Category: Volkswagen

Volkswagen Reviews

Volkswagen has Adolf Hitler to thank for its start. In 1933 Hitler asked Ferdinand Porsche (yes, that Porsche) to discuss the idea of an affordable car that could carry five people. Prototypes appeared shortly and the KdF-Wagen was released in 1938. The KdF-Wagen would later become known as the Beetle and go on to sell in the millions.
By on November 5, 2015

Beetle TDI

Update: Added background.

Volkswagen of America, in a bid to regain the trust of current diesel owners, will announce a prepaid card campaign on November 9, TTAC has learned.

The program, detailed to dealers Thursday in preparation of its public announcement, is aimed at current owners of affected TDI models regardless of whether they bought their car new or used.

Two prepaid cards will be offered to those TDI owners. The first one will be for $500 and has no restrictions on where it can be used. The second, which may be valued between $500 and $750, will be limited to use at Volkswagen dealerships.

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By on November 5, 2015


Volkswagen dealers are scrambling to keep their customers happy amid the emissions scandal and one has decided to send a TDI eulogy to customers along with a sales pitch. According to a post on TDIClub, Beyer Volkswagen started sending out the slightly hilarious notice sometime this week.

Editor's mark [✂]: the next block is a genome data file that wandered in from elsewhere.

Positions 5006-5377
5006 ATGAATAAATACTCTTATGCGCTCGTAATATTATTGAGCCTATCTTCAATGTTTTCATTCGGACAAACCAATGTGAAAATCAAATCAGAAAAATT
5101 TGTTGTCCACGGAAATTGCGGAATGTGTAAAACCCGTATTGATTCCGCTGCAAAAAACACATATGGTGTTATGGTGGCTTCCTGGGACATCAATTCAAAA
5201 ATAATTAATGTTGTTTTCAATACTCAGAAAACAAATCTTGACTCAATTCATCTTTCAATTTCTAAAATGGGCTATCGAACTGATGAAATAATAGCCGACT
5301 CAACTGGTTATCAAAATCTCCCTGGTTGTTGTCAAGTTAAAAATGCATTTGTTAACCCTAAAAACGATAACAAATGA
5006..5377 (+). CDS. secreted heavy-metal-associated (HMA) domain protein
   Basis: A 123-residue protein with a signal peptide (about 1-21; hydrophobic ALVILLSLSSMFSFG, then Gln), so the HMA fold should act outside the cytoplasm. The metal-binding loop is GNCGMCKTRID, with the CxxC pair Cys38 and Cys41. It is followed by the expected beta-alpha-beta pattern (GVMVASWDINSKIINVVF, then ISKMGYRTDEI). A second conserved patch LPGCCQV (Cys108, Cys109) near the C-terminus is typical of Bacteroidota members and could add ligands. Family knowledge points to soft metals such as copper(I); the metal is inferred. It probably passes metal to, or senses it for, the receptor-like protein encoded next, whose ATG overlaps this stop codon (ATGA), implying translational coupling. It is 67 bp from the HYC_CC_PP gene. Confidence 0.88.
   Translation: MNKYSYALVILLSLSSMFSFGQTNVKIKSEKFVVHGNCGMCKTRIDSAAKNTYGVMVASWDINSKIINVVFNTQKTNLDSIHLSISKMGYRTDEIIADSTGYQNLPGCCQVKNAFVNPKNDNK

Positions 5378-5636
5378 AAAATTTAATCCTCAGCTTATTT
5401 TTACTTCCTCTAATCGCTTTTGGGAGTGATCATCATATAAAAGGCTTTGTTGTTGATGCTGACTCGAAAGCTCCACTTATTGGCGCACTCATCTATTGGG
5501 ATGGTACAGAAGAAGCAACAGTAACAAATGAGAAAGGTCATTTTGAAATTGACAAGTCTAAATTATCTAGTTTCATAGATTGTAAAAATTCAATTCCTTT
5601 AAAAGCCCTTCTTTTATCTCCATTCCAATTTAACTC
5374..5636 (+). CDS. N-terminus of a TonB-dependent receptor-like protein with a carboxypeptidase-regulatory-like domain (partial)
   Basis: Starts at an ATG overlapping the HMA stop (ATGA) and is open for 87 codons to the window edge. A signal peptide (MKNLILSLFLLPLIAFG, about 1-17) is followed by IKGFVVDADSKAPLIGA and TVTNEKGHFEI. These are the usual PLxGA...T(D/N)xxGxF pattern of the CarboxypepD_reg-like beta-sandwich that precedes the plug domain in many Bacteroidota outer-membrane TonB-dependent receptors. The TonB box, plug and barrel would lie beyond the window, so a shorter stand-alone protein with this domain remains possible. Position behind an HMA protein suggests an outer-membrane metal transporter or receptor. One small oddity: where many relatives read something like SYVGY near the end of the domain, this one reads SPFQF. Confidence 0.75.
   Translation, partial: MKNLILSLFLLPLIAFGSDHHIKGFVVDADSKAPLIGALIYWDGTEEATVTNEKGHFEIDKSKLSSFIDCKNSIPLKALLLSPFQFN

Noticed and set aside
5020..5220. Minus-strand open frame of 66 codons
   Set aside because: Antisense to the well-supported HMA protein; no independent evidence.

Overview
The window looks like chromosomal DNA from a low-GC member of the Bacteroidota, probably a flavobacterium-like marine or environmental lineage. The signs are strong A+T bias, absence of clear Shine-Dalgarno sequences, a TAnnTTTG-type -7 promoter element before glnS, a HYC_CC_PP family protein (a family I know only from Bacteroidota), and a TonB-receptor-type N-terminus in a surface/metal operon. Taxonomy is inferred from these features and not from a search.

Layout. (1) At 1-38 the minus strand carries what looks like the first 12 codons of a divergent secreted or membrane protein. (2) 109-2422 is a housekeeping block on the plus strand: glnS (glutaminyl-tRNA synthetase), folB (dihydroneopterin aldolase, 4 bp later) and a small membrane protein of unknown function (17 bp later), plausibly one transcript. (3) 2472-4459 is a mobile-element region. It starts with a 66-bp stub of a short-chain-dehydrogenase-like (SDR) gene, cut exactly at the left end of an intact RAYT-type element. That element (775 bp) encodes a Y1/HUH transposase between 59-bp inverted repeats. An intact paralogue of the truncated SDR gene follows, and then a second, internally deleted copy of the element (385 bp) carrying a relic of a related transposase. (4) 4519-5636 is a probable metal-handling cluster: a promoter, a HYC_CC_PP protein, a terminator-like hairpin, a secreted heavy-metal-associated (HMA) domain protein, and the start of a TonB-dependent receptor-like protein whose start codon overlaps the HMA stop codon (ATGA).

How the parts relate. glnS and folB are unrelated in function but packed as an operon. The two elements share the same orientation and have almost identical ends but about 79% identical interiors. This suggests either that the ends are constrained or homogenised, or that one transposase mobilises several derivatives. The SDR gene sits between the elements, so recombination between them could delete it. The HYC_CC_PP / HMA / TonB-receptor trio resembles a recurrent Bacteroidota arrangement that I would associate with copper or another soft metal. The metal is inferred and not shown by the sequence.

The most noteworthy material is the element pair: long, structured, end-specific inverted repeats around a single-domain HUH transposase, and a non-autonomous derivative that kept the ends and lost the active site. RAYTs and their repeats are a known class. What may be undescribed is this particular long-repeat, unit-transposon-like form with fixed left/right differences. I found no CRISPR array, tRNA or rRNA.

The cover shows a SportWagen with a 2015 date of death for TDI Clean Diesel technology. Directly opposite the picture is an apology that would seem fitting if it came from from an abusive spouse telling their significant other they are kind of sorry but it’ll be different next time. Promise. Read More >

By on November 5, 2015


Officials from Volkswagen will meet Thursday with the Environmental Protection Agency to explain to regulators how a “temperature conditioning” mode isn’t illegal, Reuters reported (via Automotive News).

“(Auxiliary Emission Control Device) software does not alter emissions levels, but it ensures after a cold start (of the engine) that the catalytic converters quickly reach their working temperature and emissions cleaning takes effect,” VW said, according to Reuters.

In its notification to the automaker Monday, officials from the EPA specifically outlined how a “temperature conditioning” mode, specifically timed to the length of the EPA’s initial tests, reduced emissions up to nine times in cars equipped with VW’s 3-liter diesel engine.

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By on November 5, 2015


Ferdinand Piëch, the man who ruled Volkswagen like the king of a Teutonic fiefdom, was likely the cause of the diesel scandal that’s erased billions of dollars of value from Volkswagen as it looks down the barrel of a gun loaded with further billions of dollars worth of recall work, fines and law suits.

Or, at least, that’s the claim made by Bob Lutz.

Former auto industry executive Lutz called Piëch’s leadership style “a reign of terror” before saying “The guy was absolutely brutal,” in his latest piece for Road & Track.

Tell us what you really think, Bob.

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By on November 4, 2015

Volkswagen Polo

German authorities said Wednesday that they would retest all Volkswagen cars — regardless of engine type or brand — for emissions compliance, Reuters reported.

German transportation minister Alexander Dobrindt expressed his “irritation” with the automaker that more cars were being added to the deepening scandal. On Monday, the Environmental Protection Agency notified the automaker that some of its 3-liter diesel models may contain an illegal “defeat device” to fool emissions tests. Read More >